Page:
Troops bound for service during World War I discovered North Carolina hospitality when their trains came through Raleigh in 1918.
Red Cross chapters and patriotic citizens in a number of towns within fifty miles of Raleigh are availing themselves of the opportunity to remember soldiers passing through this city, for points of embarkation.
Raleigh is one of the few towns at which trains stop to change engines, and at which there is time enough for soldiers to be given any attention or served with refreshments. In most of the towns the trains go through without stopping. Nearly all troop trains stop in Raleigh; and most of them for change of engines. These stops take place at the yards, adjacent to and often immediately in front of the new canteen house; and while the change is being made the soldiers are treated to lunches and to baths.
This morning a check for $120 was received from Miss Margaret E. Forrest, treasurer, for Orange county chapter of the Red Cross. This $120 was added to the $100 sent a day or two ago by Mr. W. A. Erwin, of Durham, and a carload of melons was purchased. Messrs. W. L. Brogden & Company took the matter up by phone and soon located a point in South Carolina on the Seaboard road, a carload of watermelons being loaded today, and purchased the same – 1,200 melons for $150. Messrs. Brogden & Company not only charged no commission, but induced the merchant who was loading the car to forego his profit. This carload of melons is expected to be delivered at the canteen house next Monday, at a total cost of about $225. The melons average 25 pounds in size, and each melon will give a lunch to four soldiers. …
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Letters from Roxboro and Wake Forest indicate that contributions are being raised in both of those towns for a treat for soldiers. The Clayton chapter of the Red Cross has appointed a committee to go to Raleigh next week and inspect the service station, and the work of the Raleigh canteen with a view to serving melons for the Clayton chapter as soon as the melons become abundant.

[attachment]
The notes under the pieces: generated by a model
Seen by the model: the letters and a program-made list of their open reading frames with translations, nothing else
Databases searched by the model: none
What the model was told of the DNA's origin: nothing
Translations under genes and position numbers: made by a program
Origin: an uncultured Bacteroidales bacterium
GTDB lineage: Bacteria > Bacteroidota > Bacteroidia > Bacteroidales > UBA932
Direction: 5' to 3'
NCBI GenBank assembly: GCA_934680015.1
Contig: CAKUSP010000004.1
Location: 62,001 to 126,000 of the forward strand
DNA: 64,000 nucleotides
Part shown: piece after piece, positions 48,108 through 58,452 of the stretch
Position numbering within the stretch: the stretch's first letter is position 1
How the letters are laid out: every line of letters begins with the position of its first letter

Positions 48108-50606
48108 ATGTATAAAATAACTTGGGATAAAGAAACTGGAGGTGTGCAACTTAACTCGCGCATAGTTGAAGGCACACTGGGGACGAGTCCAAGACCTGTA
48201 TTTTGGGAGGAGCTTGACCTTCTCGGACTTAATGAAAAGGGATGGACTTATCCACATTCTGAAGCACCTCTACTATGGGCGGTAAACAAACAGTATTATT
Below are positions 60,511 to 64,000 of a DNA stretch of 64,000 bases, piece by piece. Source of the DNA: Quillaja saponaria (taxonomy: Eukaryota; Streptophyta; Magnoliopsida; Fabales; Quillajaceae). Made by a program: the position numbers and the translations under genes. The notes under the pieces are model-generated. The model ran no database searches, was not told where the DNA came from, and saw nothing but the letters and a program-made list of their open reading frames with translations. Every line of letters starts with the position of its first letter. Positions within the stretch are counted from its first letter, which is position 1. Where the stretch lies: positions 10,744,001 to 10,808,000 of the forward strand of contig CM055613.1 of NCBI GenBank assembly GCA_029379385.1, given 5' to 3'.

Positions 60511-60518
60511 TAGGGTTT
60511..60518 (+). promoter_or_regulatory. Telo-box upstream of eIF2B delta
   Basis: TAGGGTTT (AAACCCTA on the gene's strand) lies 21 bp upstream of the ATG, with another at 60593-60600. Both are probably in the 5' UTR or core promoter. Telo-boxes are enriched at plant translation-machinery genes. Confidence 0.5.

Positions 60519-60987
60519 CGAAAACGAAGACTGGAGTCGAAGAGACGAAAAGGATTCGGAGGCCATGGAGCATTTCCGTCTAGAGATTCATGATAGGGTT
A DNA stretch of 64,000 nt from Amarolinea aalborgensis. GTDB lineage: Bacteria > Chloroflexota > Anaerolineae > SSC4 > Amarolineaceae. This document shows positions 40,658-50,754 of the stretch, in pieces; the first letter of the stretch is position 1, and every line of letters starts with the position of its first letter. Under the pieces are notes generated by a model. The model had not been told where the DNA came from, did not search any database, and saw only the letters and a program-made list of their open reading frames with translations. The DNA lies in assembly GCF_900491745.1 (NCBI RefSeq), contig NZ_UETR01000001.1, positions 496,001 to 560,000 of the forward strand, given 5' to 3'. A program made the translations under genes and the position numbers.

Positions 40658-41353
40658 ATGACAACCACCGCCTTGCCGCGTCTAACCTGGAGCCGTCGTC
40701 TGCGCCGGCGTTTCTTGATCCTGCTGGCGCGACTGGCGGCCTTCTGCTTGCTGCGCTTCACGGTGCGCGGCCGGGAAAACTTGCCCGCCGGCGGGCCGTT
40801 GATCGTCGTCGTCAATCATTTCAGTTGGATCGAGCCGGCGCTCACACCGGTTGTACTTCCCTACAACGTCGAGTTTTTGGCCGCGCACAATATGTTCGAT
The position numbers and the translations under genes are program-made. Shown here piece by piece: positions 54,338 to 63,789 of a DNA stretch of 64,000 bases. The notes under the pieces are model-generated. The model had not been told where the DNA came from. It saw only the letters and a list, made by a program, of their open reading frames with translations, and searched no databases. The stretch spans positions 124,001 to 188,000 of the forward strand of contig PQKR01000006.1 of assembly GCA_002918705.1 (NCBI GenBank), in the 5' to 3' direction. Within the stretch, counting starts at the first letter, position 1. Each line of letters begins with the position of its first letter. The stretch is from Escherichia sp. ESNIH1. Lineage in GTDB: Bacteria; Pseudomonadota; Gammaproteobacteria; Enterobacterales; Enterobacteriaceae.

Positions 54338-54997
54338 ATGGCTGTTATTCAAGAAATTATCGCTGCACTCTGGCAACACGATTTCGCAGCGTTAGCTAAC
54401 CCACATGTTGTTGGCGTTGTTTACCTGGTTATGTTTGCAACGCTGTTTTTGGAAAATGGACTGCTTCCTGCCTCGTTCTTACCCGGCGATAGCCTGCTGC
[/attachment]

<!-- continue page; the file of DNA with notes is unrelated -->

Prominent citizens from Goldsboro and Smithfield were here yesterday, and said their towns would do more than their part. Troop trains pass through Smithfield daily, but do not stop. Very few troop trains are routed by Goldsboro, and those that do, don’t stop long enough to enable the people of Goldsboro to do anything more than wave to the soldiers as they pass.
Melons constitute the most acceptable treat that can be offered to soldiers during the hot weather, and from this time until the first of September they will be so abundant that they will probably be used very largely. The firm of Ashley Horne & Son was not willing to wait until the melons were ripe enough, and they have ordered two boxes of lemons to be sent to the Raleigh Red Cross.
Few people have any idea of the number of soldiers now passing through Raleigh. Very frequently ten train loads a day pass. The average number of soldiers to a train is 500. After having usually traveled from 24 to 48 hours when they reach Raleigh, and some have traveled as much as four days, they have 1 to 3 days more travel before leaving the trains. They are, of course, fatigued, hot and dusty. Raleigh is the one place on the line where they can get off, sit at tables, eat appetizing lunch, and have shower baths before renewing their journey. The soldiers are unanimous in saying there is nothing like it in the country.
The Raleigh Canteen House and Service Station is absolutely unique and distinctive in character. It will cause thousands of soldiers to look back as long as they live to their one hour’s stay in Raleigh as being altogether different than any other experience they had on the way from home to France and from France back home. The Raleigh Canteen and Service Station is like an oasis in the desert; or the shadow of a great rock in a weary journey. The N&O July 21, 1918
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